Billy: how VictoriaMetrics deals with more than 500 billion rows

What is VictoriaMetrics?

  • It is easy to setup and operate.
  • It is optimized for low resource usage — RAM, CPU, network, disk space and disk io.
  • It understands PromQL, so it can be used as drop-in replacement for Prometheus in Grafana.
  • It accepts time series data via popular protocols — Prometheus, Influx, Graphite, OpenTSDB.

The setup

mkfs.ext4 -m 0 -E lazy_itable_init=0,lazy_journal_init=0,discard -O 64bit,huge_file,extent -T huge /dev/nvme0n1mount -o discard,defaults /dev/nvme0n1 /mnt/disks/billy
internal.ip.of.billy-server billy-server
temperature{sensor_id="12345"} 76.23 123456789

Data ingestion

CPU usage during data ingestion
Network usage during data ingestion, bytes/sec
Disk iops during data ingestion
Disk IO usage percent during data ingestion
Disk bandwidth usage during data ingestion
RAM usage during data ingestion
Disk space usage during data ingestion

Data querying: 130 billion of data points

max(max_over_time(temperature[90d]))
  • At the first step it selects maximum value for each time series over 90 days — max_over_time(temperature[90d]) .
  • At the second step it selects the maximum value over all the time series — max(...).
Disk space usage during querying of 130 billion of data points
Memory usage during querying of 130 billion of data points
Disk bandwidth usage during querying of 130 billion of data points
Disk iops usage during querying of 130 billion of data points
Disk iops percent usage during querying of 130 billion of data points
CPU usage during querying of 130 billion of data points
System and iowait CPU usage during querying of 130 billion of data points
  • Streaming the data required for query processing to a temporary file — see time ranges with growing disk space usage. CPU cores are mostly idle during this stage, since this is mostly disk IO-bound stage. VictoriaMetrics prepares data in temporary file for fast consumption during the second stage.
  • Parallel processing of the data from temporary file using all the available CPU cores — see CPU usage spikes on the graph above. This stage is usually CPU-bound. Scan speed during the second stage reaches one billion data points per second according to time ranges for high CPU usage on the graph above.

Data querying: 525.6 billion of data points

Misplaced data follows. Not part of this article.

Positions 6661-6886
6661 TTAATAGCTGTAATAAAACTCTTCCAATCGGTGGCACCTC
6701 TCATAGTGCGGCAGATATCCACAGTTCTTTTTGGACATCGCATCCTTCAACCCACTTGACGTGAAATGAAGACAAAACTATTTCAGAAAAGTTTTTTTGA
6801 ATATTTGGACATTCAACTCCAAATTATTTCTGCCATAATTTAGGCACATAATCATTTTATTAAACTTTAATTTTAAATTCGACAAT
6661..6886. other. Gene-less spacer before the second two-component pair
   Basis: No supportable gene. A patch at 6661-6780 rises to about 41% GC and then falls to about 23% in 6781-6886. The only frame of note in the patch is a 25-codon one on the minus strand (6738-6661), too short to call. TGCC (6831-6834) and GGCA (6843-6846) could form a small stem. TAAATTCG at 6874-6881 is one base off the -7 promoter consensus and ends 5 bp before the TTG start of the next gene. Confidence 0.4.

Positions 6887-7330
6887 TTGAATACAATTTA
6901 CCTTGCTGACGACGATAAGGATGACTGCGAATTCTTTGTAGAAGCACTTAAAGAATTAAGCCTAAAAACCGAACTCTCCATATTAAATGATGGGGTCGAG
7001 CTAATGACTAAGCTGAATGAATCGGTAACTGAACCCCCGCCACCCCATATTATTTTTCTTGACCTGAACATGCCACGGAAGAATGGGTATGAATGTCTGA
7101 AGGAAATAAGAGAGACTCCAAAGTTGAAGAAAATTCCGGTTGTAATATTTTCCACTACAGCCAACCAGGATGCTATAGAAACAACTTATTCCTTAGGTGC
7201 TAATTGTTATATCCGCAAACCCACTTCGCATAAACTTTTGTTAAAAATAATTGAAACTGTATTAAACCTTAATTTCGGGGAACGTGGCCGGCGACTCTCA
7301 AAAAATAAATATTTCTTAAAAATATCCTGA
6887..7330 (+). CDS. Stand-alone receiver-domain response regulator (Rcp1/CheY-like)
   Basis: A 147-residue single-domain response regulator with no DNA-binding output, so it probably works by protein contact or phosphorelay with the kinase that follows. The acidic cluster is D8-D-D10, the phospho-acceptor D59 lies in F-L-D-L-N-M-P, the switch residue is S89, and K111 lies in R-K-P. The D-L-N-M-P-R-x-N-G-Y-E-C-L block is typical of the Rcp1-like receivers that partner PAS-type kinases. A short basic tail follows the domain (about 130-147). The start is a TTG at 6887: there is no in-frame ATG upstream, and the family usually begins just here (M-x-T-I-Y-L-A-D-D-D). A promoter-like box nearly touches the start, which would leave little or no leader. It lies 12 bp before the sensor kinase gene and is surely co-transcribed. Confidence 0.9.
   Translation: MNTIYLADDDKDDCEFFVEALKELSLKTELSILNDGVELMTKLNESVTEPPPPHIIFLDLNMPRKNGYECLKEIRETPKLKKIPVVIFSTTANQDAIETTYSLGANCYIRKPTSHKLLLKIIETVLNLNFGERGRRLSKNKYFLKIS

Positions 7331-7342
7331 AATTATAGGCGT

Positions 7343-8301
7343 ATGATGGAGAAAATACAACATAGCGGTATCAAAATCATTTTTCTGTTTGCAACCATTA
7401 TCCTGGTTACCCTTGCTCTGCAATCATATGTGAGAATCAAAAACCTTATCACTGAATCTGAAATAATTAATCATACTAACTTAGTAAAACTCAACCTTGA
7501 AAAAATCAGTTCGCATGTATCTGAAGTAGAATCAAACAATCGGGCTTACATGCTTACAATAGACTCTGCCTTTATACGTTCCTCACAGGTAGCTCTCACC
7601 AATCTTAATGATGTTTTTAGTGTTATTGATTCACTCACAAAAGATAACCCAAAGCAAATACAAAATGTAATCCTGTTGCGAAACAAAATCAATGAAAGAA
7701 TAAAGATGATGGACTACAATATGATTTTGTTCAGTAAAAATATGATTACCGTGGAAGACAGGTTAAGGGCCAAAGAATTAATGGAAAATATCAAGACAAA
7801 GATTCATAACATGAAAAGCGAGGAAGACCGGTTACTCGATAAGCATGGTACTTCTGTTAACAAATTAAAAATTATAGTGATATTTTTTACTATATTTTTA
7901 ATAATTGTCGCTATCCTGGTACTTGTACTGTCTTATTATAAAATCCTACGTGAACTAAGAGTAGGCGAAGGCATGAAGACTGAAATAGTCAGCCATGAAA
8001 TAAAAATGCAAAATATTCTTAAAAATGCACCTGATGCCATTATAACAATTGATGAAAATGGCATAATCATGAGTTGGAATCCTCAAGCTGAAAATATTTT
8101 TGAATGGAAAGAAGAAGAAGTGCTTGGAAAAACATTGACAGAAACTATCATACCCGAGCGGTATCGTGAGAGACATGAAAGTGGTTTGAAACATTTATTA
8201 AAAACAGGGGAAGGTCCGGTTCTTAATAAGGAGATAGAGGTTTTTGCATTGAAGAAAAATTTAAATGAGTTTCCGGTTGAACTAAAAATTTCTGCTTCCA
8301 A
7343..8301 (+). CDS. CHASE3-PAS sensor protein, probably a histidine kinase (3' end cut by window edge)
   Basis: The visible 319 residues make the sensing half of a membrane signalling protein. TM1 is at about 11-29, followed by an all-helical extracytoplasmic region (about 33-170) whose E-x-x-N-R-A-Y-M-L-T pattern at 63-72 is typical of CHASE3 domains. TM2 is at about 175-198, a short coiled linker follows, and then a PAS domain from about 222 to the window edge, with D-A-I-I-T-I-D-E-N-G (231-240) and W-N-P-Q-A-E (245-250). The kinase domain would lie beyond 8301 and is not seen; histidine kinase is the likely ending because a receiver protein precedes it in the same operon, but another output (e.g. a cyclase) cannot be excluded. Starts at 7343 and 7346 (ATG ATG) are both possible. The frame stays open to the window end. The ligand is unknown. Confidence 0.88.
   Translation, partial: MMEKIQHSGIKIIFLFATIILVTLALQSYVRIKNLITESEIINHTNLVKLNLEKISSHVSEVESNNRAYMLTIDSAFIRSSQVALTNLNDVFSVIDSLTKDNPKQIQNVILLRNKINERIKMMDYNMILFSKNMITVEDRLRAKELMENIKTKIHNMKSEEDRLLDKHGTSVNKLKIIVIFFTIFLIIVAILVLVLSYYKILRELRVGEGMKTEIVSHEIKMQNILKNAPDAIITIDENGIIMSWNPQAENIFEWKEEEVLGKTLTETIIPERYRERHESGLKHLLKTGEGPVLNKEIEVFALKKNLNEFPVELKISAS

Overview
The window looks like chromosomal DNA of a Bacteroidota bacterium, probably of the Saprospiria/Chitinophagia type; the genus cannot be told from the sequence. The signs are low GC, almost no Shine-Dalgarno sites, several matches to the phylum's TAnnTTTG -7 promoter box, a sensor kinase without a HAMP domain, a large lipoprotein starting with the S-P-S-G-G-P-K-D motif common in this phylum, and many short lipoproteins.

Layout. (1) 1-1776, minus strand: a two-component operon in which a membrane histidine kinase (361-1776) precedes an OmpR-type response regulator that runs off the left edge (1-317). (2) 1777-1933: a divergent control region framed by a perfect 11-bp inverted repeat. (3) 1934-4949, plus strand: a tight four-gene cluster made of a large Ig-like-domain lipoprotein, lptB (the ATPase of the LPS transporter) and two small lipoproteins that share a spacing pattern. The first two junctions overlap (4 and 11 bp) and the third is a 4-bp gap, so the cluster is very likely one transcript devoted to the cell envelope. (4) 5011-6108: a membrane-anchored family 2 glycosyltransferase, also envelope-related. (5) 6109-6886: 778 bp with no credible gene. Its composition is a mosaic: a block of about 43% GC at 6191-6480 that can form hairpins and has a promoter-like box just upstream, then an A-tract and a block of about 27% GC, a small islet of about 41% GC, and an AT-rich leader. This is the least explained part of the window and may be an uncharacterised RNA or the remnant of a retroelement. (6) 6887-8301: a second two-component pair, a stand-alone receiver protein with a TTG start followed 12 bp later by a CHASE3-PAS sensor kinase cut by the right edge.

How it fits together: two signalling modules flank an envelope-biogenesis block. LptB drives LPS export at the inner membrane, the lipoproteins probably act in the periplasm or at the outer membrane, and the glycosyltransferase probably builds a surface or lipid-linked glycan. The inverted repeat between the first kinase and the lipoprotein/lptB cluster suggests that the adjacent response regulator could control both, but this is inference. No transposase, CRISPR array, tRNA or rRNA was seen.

Disk space usage during querying of 525.6 billion of data points
Memory usage during querying of 525.6 billion of data points
Disk bandwidth usage during querying of 525.6 billion of data points
Disk bandwidth usage during querying of 525.6 billion of data points (excluding data deletion peaks)
  • The page cache is too small for holding all the data (384 GB of RAM vs 595 GB of data).
  • The previously cached data is evicted from the page cache by recently read data, so it is missing on subsequent runs.
Disk iops when querying 525.6 billion of data points
Disk iops percentage when querying 525.6 billion of data points
CPU usage during querying of 525.6 billion of data points
  • Low CPU usage and high disk io usage when fetching data from database into a temporary file.
  • High CPU usage during data scan from temporary files. The second stage scales to all the available CPU cores. Scan speed exceeds one billion of data points per second on a single node during this stage according to the graph above.

Query performance analysis

  • The amount of data that needs to be read from database during the query. Smaller amounts of data mean higher performance. Typical queries for time series applications usually scan relatively small amounts of data, i.e. select temperature trend for a dozen of sensors over short period of time, so they are executed with sub-millisecond latency on a database with trillions of data points.
  • Disk bandwidth and iops. Higher available bandwidth and iops improve performance for heavy queries over data that is missing in OS page cache. Note that recently added and recently queried data is usually available in the OS page cache, so VictoriaMetrics works fast on low-iops low-bandwidth HDDs for typical queries on recently added data.
  • The number of available CPU cores. Higher number of CPU cores improves performance for the second stage of the query.

Conclusions

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Founder and core developer at VictoriaMetrics

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Aliaksandr Valialkin

Aliaksandr Valialkin

Founder and core developer at VictoriaMetrics

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